The record Powerball jackpot is only the latest trick by states addicted to gambling revenues to lure nongamblers. Online gambling is also on the horizon, with the first legal website for games of chance now running in Nevada.
Now in its longest recession since World War II, Europe is the world economy's weakest link. But as it achieves financial stability, it must now focus on structural overhaul to spur innovation and worker retraining.
The secret combing of AP phone records by Justice in pursuit of a security leak shows the need to better define the overlapping roles of government and the press in their mutual desire to protect the American people.
The Pakistan election on Saturday put a former prime minister, Nawaz Sharif, back in power but that's not really the big story. Democracy itself advanced against Islamic terror and other woes facing Pakistan.
A peace deal to end a long, violent Middle East conflict between Turkey and its minority Kurds began Wednesday when PKK rebels began a retreat into Iraq under a cease-fire. Now Turkey must deliver its part of the bargain. Both sides recognize a new reality in the region.
The Israeli strike in Syria represents a regional escalation that should push the UN or West to find a way to prevent a collapse of Syrian society. But first, the world must decide what would fill Syria's void. Democracy?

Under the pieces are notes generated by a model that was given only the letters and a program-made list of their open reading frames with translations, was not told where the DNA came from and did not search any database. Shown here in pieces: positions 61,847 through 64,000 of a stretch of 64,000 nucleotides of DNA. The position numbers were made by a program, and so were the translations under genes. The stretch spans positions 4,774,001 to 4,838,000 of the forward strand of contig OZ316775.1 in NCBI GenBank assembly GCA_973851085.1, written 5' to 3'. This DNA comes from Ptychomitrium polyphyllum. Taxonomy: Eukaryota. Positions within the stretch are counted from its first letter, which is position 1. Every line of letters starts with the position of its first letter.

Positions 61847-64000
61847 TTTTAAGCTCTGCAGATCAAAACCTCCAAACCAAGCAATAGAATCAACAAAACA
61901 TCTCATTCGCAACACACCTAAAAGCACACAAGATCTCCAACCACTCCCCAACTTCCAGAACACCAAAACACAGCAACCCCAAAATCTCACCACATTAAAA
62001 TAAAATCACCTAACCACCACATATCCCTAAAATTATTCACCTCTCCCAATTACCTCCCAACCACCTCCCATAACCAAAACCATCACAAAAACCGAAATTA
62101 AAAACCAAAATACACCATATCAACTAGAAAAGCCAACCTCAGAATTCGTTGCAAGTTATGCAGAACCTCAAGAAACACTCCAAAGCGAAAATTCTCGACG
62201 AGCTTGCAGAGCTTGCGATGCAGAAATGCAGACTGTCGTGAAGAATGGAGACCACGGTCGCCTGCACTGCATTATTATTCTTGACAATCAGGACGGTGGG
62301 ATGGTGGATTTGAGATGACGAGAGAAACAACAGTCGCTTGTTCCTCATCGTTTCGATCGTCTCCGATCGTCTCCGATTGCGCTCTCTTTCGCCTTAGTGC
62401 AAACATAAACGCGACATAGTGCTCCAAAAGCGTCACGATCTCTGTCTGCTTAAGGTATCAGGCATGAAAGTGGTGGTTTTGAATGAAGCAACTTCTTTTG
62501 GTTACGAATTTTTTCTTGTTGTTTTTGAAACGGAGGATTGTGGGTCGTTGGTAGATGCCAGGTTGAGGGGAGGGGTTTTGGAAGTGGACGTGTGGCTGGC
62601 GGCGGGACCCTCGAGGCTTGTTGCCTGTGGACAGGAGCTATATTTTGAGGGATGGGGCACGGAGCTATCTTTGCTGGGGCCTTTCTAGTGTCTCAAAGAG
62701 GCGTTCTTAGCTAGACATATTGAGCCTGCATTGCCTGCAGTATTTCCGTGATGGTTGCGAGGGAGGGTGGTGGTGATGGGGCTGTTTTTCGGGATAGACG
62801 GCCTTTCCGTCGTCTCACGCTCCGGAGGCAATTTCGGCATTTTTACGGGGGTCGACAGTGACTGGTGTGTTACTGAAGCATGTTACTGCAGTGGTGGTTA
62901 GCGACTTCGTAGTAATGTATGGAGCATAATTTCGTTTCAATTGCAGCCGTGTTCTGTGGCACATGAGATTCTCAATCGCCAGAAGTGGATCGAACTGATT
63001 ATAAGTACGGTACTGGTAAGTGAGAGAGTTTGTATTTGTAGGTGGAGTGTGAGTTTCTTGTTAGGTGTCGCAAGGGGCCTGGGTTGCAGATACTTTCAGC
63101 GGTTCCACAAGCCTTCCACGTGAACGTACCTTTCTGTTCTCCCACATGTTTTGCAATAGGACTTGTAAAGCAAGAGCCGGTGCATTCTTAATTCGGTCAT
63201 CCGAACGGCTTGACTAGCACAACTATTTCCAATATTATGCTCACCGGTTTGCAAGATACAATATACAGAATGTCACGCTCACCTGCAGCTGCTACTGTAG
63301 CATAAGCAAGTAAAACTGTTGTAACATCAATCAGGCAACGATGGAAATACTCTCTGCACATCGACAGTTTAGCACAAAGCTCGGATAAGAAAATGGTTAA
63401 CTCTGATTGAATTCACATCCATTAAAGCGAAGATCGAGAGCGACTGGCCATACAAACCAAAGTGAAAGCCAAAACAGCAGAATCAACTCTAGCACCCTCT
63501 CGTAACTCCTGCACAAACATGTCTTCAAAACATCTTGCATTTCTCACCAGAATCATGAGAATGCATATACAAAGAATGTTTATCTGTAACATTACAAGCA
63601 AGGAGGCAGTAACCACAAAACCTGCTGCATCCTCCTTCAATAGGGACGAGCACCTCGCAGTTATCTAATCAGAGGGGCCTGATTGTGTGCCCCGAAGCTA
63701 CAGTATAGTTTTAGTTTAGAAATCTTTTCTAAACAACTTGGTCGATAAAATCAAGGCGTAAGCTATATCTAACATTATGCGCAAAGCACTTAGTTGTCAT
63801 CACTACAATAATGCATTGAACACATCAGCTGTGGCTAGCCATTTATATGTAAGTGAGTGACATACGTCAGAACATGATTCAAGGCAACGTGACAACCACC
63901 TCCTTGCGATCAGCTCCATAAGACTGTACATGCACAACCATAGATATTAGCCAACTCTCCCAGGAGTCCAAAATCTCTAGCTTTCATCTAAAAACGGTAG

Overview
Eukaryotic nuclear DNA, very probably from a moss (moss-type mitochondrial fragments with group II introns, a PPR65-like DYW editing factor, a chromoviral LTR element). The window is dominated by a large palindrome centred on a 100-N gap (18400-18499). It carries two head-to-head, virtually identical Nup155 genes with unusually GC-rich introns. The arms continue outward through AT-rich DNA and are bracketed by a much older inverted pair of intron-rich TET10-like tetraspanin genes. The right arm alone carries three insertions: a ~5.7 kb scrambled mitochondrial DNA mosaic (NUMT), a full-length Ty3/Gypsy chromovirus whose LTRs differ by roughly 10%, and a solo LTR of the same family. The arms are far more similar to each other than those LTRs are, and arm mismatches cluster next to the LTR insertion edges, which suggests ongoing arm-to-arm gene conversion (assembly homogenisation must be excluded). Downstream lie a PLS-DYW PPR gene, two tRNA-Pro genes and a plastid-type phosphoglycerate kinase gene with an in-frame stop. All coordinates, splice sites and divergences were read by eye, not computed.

Since its flawed April 14 presidential election, Venezuela has experienced violence over opposition demands for a vote recount. Pro-democracy forces must keep the moral high ground of nonviolence to avoid another Syria.
President Obama's trip to Mexico will help better integrate the two economies. And a piece of the Senate immigration-reform bill focuses on integrating the mainly Mexican population of undocumented immigrants. Each country must respect the other's sensitivities on these two integrations.
As the economy slows, Beijing leaders try to push a 'China dream.' In the US, the 'American dream" has shifted to a desire for economic security. The two global giants need watching as their values norms shift.
Probable evidence of chemical-gas use in Syria may soon force world leaders to intervene. Their decision should be based on a principle enshrined in a global ban of such weapons – a respect for the innocence of civilians in not being harmed by this indiscriminate tool of war.
Just as memorable as the Boston bombings was the shared, collective response. Yet the focus remains on divisions, such as classifying the bombers by their background and motives. Isn't the display of shared humanity just as important?